Each of the 25 teams will try to create new, relatively low cost technology that can map the ocean floor, and identify archaeological, Biological, and geological features. Each team must prove their robotics can function efficiently at a depth of 2 and 4 kilometers, where there is no sunlight, high pressure, and temperatures below freezing. A bonus $1 million will go to any team that can make technology that can track chemical and biological signatures to find objects. Such technology could lead to many other discoveries and inventions, as well as helping to find sources of human-caused pollution and slow global warming.
Unlike land, the sea floor can’t be mapped in high resolution by satellite, since radar waves don’t pass through water. Satellites rely on precisely measuring the height of the ocean, and when enough data is collected, scientists can calculate the differences in the ocean surface caused by the landscape below the surface. This technology has given us a full map of the ocean to a resolution of 5 kilometers, which allows us to see the largest features, such as ocean trenches; leaving us with plenty of room for discovery under the water that covers two-thirds of our planet. We’ve mapped the entire surface of the moon at a resolution of 7 meters, and most of Mars and Venus at 100 meters.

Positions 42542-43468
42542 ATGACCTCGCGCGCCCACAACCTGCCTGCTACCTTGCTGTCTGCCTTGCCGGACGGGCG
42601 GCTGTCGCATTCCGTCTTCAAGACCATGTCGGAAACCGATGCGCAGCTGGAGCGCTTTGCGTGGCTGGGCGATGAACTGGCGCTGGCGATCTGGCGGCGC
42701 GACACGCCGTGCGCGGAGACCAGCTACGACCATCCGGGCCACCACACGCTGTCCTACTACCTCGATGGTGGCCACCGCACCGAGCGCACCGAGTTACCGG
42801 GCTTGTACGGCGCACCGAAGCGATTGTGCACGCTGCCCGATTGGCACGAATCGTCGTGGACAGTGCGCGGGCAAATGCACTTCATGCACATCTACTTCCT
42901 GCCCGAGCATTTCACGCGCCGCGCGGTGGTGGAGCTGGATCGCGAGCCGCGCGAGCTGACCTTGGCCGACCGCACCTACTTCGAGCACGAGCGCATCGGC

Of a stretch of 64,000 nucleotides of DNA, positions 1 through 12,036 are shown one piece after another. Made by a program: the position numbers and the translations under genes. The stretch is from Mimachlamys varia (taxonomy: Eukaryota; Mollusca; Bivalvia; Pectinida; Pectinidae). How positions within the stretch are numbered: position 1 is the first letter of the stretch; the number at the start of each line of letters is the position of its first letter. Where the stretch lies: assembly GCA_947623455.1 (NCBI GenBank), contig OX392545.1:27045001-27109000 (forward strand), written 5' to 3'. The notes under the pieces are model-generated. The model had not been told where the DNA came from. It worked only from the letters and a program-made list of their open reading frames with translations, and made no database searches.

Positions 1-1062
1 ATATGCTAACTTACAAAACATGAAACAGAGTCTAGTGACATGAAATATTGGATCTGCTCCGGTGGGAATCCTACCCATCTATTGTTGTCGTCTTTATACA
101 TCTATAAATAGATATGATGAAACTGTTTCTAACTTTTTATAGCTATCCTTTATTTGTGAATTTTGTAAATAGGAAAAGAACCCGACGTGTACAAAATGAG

XPrize is hopeful that the competition will usher a new era of ocean exploration, and help to better humanity through future innovation from it. The competition is the third of five multi-million dollar ocean based challenges to be created by 2020. The 10 year XPrize Ocean Initiative was created to address critical challenges in ocean exploration and technology; with the goal to make the oceans “healthy, valued, and understood”.
The Geminids — “the King of Meteor Showers” — will rain down around 100 to 150 multi-colored slow-moving streaks per hour this weekend, visible from anywhere, but the best views will be for those in the Northern Hemisphere.
The show will peak over the night of Sunday, December 13 — between midnight and morning with the highest activity between 2 and 3 a.m. There should be some meteors visible already at sunset, though. While the meteors will radiate from the southwest, there is no particular part of the sky where viewers need to focus their attention because the shower will be so high.
The Gemenids are famous not only for the frequency of meteors, but also their slow movement and the varied colors which are produced by the different chemical compounds burning in the sky.
The Gemenids are a relatively young shower — first observed 150 years ago. They originated from the 3200 Phaeton asteroid — one of only two major showers not originating from a comet.
Many of the body’s processes follow a natural daily rhythm or so-called circadian clock, so there are certain times of the day when a person is most alert, when the heart is most efficient, and when the body prefers sleep. Even bacteria have a circadian clock, and in a December 10 Cell Reports study, researchers designed synthetic microbes to learn what drives this clock and how it might be manipulated.